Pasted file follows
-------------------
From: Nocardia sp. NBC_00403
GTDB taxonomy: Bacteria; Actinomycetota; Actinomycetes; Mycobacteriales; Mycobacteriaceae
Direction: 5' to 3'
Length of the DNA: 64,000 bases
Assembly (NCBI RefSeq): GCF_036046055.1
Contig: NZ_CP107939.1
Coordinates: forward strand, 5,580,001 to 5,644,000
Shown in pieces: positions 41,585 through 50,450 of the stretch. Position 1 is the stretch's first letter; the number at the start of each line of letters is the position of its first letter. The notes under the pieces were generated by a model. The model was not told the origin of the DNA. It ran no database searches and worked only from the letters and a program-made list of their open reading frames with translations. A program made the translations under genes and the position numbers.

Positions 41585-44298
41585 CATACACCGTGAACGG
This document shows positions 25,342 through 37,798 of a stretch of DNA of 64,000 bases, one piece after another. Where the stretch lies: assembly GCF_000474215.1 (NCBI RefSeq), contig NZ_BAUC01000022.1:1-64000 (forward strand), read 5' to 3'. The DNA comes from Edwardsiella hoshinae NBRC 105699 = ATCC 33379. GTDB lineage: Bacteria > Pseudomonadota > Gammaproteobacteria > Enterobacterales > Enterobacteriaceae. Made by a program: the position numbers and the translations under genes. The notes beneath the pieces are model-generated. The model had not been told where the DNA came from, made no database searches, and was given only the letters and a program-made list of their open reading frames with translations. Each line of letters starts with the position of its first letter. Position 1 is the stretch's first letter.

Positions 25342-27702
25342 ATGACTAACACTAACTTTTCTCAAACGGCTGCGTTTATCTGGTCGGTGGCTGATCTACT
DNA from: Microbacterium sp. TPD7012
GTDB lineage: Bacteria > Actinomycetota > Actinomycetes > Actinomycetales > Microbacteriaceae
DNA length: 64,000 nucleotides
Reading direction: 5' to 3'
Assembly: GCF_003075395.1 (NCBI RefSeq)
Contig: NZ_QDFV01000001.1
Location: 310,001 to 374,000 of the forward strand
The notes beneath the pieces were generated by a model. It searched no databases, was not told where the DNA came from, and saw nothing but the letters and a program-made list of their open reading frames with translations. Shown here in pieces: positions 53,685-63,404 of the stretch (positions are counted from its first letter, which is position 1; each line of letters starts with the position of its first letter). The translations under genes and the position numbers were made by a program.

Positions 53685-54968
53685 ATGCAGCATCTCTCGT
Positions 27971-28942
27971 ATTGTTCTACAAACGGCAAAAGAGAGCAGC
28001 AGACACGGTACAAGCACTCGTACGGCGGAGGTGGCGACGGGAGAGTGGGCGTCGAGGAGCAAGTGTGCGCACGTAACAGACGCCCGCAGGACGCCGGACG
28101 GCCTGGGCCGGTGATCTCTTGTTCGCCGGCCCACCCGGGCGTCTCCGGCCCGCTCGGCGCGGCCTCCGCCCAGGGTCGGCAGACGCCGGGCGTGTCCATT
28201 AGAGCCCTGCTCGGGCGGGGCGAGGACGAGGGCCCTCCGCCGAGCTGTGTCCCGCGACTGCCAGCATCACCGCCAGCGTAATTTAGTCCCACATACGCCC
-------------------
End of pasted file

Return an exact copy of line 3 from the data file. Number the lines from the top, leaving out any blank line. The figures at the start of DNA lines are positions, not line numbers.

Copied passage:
Direction: 5' to 3'